Service members will automatically receive an extra $100,000 of life insurance coverage as of March 1, increasing the maximum Servicemembers’ Group Life Insurance coverage amount to $500,000.
All service members will automatically get the increased coverage, including those who have previously reduced or declined their Servicemembers’ Group Life Insurance, known as SGLI. The boost in coverage applies to all those eligible for SGLI, including active duty, Guard and reserve members.
Troops will pay a premium of $31 per month for $500,000 worth of coverage, a $6 increase, which will be deducted from their pay. The monthly SGLI premium is the same regardless of the service member’s age or other factors. Currently, troops pay $25 a month for $400,000 of life insurance coverage. The rate hasn’t changed; the cost is still 6 cents per $1,000 of insurance. SGLI coverage is offered in increments of $50,000.
Also on March 1, the maximum coverage for Veterans’ Group Life Insurance, or VGLI, is also increasing to $500,000, up $100,000 from the current $400,000. That is not automatic. Eligible veterans must request it.
The Department of Veterans Affairs will now be providing $1.45 trillion of life insurance coverage, making it the 12th largest group life insurer in the United States, said Daniel Keenaghan, executive director of the VA insurance service. The VA administers both the SGLI and VGLI insurance programs.
This is the first time the SGLI coverage amount has increased since 2005.
“This is going to help support our service members and veterans protect those who matter most,” Keenaghan said during a media roundtable. “As costs have increased, we are increasing our overall life insurance coverage correspondingly.”
All monthly SGLI premiums include $1 for TSGLI. Servicemembers’ Group Life Insurance Traumatic Injury Protection provides short-term financial support to help eligible service members recover from a severe injury such as loss of limb or a variety of other injuries. As before, SGLI also includes $10,000 of coverage for the service member’s dependent children at no extra cost. There is no change to the coverage amounts for the separate program called Family SGLI, which provides extra life insurance for spouses and children.
Service members leaving the military on or after March 1 who had the maximum SGLI coverage can purchase VGLI coverage up to $500,000. Veterans under age 60 who currently have $400,000 maximum VGLI coverage will be able to purchase additional coverage, in increments of $25,000, at specified anniversary dates.
Currently, 88% of service members have the maximum amount of SGLI coverage at $400,000, according to Keenaghan. That includes 95% of active duty service members and 73% of reservists.
Automatically including active, Guard and reserve members in the new coverage maximum allows everyone to get the insurance without medical underwriting, even if they previously reduced or declined coverage. If active duty service members want to decline or reduce their new coverage, they can do so starting March 1, using the SGLI Online Enrollment System. Reservists with part-time SGLI coverage who want to decline or reduce their coverage should use Form SGLV 8286 and provide it to their personnel office.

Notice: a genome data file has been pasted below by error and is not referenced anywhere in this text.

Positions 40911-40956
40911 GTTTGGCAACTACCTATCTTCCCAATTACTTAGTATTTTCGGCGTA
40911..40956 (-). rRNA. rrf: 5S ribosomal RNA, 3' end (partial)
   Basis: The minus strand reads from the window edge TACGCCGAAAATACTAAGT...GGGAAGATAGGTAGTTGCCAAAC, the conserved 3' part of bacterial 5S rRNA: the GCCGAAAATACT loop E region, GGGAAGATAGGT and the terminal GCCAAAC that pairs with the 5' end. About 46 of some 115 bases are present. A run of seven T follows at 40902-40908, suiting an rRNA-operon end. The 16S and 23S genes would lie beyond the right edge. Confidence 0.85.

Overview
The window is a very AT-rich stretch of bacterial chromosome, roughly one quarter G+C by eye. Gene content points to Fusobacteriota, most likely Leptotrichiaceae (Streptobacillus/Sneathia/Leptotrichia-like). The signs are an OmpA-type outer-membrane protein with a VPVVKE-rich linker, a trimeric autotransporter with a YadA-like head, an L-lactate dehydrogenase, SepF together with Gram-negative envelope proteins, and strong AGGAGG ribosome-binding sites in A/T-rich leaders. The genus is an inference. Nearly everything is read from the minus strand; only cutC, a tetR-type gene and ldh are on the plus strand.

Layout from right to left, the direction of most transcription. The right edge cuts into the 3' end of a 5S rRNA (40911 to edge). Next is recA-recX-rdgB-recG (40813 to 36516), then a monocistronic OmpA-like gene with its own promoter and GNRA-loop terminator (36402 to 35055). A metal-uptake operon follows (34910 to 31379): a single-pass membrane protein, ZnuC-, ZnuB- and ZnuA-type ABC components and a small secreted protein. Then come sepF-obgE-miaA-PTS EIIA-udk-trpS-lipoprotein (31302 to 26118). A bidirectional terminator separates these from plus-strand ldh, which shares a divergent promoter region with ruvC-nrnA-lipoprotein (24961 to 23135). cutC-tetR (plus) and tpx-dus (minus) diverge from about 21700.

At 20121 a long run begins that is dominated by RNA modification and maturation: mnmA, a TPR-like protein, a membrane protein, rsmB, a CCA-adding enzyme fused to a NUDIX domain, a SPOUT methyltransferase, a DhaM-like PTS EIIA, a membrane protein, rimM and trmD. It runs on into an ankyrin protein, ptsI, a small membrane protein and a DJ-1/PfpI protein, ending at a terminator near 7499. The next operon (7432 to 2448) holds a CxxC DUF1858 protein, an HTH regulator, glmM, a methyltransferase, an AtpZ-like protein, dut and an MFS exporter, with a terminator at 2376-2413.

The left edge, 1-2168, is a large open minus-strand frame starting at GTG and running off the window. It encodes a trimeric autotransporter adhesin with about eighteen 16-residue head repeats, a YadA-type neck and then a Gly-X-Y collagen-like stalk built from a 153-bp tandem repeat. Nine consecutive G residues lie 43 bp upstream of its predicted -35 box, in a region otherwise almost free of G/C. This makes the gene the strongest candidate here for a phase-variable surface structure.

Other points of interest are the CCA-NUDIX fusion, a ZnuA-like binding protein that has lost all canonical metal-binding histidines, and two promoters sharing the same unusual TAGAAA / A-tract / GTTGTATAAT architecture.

Troops must do this before the end of March in order to avoid paying the monthly premium of $31 for the coverage.
The increase is required by the “Supporting Families of the Fallen Act,” signed into law by President Joe Biden on Oct. 17. The law specifies that the increase to $500,000 in coverage can’t result in the insurance programs operating at a loss.
Unlike the rates for service members, VGLI rates increase every five years as the veteran ages, starting at age 30. For veterans age 29 and younger, the monthly cost for $500,000 of coverage will be $35, Keenaghan said. The full table for the premiums for $500,000 for all ages will be available on the VA website beginning March 1.
SGLI coverage is considered to be a strong benefit for service members at a reasonable cost, but SGLI ends when the service member leaves the military. SGLI can be converted to the Veterans’ Group Life Insurance program within a year and 120 days. VGLI is more expensive than some other insurance programs. Yet it’s important to remember that everyone leaving the military with SGLI coverage qualifies for VGLI, regardless of health. If you sign up for VGLI within 240 days of separation, you don’t need to prove you’re in good health.
Financial experts advise military members to shop around for life insurance before they leave the military. If they can’t qualify for life insurance through another program for some reason, they can sign up for VGLI.
Karen has covered military families, quality of life and consumer issues for Military Times for more than 30 years, and is co-author of a chapter on media coverage of military families in the book “A Battle Plan for Supporting Military Families.” She previously worked for newspapers in Guam, Norfolk, Jacksonville, Fla., and Athens, Ga.
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